Category: FOOD & DRINKS

The small print
Copyright Notice – No infringement of any text or graphic copyright is intended. If you own the copyright to any original image or document used for the creation of the graphics or information on this site, please contact the Webmaster with all pertinent info so that proper credit can be given. If you wish to have it removed from the site, we will comply as soon as we can.

Thank you

The GlobalGranary.Org Team

Chicken Breast in Apple Sauce

Chicken breast in apple sauce

Chicken Breast in Apple Sauce

Chicken breast cooked in apple sauce is just so delicious, especially served in freshly steamed baby potatoes and green beans.

I can’t get enough of this food.  It was just too tasty.  The sweet tasting apples give the chicken a very delicate taste.

Below is a recipe from our favourite M&S.

 

Ingredients:

  • 2 Apples, peeled and thinly sliced
  • 1 Lemon zest and juice
  • 1tbsp Olive Oil
  • Pinch Ground cinnamon
  • Pinch Salt
  • Pinch Pepper
  • 6 x 120g Chicken breast fillet
  • 150ml Chicken Stock

Method:

  1. Using a large bowl, toss vugorously the apple slices with lemon juice and cinnamon.
  2. Heat a pan and then add the apple slices.  Cook and stir until the apples are tender.  Keep warm but set aside.
  3. Loosely wrap the chicken breasts with cling film.  Use a meat mallet to pound the chicken until they are flatten into  ½ inch thickness.
  4. Remove the cling film and sprinkle the now flattened chicken on both sides with salt and pepper.
  5. Heat the oil in a large frying pan over high heat.
  6. Fry two chicken breasts at a time and cook until for 2 to 3 minutes per side.
  7. Transfer to a platter and keep warm.  Continue cooking the rest of the chicken, two at a time.
  8. Using the same frying pan, add the chicken stock and lemon zest and any accumulated juices from the chicken to the pan.
  9. Heat and stir until slightly reduced, which may take about 3 minutes.  Spoon this sauce over the chicken and serve with the sautéed apples.

Shrove Tuesday

shrove-tuesday1Today is shrove Tuesday, which has now become better known as Pancake Day.

What is Shrove Tuesday about?  Has it become just a day of cooking and tossing pancakes?

Shrove Tuesday is the last day of merriment and feasting before Lent begins in earnest.

But in truth and in its history, today is about penitence.  Shrove Tuesday got its name from the ritual of shriving, which early Christians used to do.

The act of shriving meant that Christians would confess their sins and their shortcomings and in so doing will receive absolutions.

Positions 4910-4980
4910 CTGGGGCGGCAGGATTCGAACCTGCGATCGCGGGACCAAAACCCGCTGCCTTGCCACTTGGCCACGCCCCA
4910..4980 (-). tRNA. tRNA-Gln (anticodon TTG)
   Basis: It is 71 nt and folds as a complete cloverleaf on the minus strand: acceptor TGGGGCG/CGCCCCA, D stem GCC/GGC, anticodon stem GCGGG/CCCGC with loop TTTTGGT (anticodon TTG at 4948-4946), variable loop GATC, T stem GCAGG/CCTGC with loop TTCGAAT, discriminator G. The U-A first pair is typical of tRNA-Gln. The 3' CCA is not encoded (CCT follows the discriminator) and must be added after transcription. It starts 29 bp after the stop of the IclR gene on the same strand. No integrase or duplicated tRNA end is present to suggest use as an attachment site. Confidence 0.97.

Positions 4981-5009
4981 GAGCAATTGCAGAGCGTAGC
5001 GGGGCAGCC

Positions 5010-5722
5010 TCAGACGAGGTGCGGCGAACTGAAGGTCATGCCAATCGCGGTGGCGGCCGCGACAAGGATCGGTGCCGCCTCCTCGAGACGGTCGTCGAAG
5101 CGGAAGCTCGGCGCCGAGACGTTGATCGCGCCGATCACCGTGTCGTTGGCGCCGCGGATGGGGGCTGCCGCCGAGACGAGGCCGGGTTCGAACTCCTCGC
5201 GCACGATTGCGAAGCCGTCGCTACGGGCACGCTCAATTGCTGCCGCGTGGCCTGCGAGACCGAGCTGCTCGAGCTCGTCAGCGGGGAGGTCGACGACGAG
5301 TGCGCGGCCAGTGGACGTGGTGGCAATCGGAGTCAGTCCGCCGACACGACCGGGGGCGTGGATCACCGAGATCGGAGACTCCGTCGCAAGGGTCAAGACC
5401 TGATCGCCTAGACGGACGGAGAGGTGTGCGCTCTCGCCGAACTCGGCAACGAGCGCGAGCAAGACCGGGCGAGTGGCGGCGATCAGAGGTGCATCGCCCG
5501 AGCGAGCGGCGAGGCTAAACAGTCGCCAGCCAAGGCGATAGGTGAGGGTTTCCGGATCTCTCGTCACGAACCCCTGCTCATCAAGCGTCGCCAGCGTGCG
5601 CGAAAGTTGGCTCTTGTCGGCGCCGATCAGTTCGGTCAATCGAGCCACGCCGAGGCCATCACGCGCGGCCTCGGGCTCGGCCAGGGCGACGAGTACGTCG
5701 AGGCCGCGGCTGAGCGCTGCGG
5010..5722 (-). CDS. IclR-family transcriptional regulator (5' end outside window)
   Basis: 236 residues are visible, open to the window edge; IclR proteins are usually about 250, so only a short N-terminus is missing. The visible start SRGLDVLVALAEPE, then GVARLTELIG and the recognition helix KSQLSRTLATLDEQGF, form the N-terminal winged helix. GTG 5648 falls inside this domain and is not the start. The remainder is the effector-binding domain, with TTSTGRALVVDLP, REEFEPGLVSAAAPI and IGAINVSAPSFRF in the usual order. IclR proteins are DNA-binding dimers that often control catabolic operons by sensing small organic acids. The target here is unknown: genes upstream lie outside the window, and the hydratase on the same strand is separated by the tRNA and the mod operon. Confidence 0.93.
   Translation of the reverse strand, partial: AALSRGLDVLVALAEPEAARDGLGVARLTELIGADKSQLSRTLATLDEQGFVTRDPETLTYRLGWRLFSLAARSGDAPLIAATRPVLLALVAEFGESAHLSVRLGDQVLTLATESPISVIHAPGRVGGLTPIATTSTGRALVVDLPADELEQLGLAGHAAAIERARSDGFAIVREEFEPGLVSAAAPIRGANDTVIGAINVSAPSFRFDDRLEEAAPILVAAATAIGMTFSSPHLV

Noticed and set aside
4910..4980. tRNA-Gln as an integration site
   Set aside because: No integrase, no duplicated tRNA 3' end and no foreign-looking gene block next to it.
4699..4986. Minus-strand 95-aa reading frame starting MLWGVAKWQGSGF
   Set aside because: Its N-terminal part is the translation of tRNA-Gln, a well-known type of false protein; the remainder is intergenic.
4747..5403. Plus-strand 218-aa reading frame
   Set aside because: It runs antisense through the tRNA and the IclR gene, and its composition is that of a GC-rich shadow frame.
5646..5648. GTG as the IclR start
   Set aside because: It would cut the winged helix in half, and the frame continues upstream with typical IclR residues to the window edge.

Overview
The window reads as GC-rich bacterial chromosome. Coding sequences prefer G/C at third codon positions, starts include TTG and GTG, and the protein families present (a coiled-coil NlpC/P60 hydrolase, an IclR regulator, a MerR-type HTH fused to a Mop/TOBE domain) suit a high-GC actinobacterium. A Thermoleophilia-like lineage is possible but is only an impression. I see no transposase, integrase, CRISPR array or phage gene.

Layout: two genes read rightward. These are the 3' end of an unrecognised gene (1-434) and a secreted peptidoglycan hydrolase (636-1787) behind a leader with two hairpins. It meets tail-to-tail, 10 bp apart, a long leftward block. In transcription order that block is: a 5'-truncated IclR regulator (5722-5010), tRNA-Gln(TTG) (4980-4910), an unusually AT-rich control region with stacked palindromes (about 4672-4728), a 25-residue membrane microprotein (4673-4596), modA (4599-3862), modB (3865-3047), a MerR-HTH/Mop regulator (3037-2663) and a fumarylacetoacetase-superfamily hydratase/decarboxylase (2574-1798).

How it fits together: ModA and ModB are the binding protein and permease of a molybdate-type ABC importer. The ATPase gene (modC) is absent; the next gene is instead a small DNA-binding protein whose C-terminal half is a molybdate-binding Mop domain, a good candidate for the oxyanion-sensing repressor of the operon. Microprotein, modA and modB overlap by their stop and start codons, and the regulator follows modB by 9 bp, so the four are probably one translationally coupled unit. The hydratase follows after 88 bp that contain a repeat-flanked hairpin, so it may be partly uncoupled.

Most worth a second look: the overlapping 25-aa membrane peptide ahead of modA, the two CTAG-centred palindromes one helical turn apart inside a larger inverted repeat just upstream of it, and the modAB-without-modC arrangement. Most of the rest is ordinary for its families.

Absolution means the person will be forgiven of his sins and released from his guilt and pain that he had caused.

This tradition is very old.

Shrove Tuesday

It was a custom and tradition of the early Christians to confess their sins a week before the start of Lent to their priest/confessor, who shall so shrive them.

Today is not only about pancake but a time to think about the wrong deeds that we have done or have continued  doing.  We must be penitent of them.

On the happier side, Shrove Tuesday is also about partying and feasting.  Time to cook and serve all the foods that may have to be given up for the sober Lent to come. Barbecue the meat and fish and make pastas so no food are wasted for the coming Lent.  Today is like a Mardi Gras – Fat Tuesday.

Pancake became the ideal food for Tuesday because it uses up all the fats, milk and eggs with the addition of flour.

Source:  BBC.co.uk

 

 

 

Pork Dumplings Recipe

Dumpling, photo by PH Morton

Pork Dumplings Recipe

This is so delicious.  So scrumptious even with the simplest dip.  In fact the simpler the dip, the better as the herbs used in the dumplings enhance the flavour.

The recipe is to follow shortly

Pinakbet with Bagoong Alamang

Pinakbet. photo by Ruben Ortega

Pinakbet with Bagoong Alamang

This version of pinakbet uses bagoong alamang which is a  shrimp paste instead of fermented salted fish bagoong.

This pinakbet is a little milder in taste but it has its own merit all the same.

Ingredients

 

  • 1 large eggplant (aubergine), sliced
  • 1 large ampalaya (bitter gourd), seeds and pith removed, then sliced
  • 6 pieces okra (ladies’ finger), sliced diagonally in half
  • 4 sigarilyas (winged beans), sliced diagonally
  • 50g string beans, cut into 2 inches lengths.
  • 1/2 medium squash, peeled and sliced (refer to the photo above)
  • 2 medium tomatoes, sliced
  • 1 1/2 lbs pork belly, sliced
  • 1 medium onion, peeled and sliced
  • 4 cloves garlic, chopped finely
  • 4 tablespoons of bagoong alamang (this can be bought at most Oriental food shop)
  • 2 1/2 cups water

 Method of Preparation:

 

  1. Using a lidded casserole pan, boil the pork with half of the water.
  2. Cook until the water has evaporated and the pork is tender.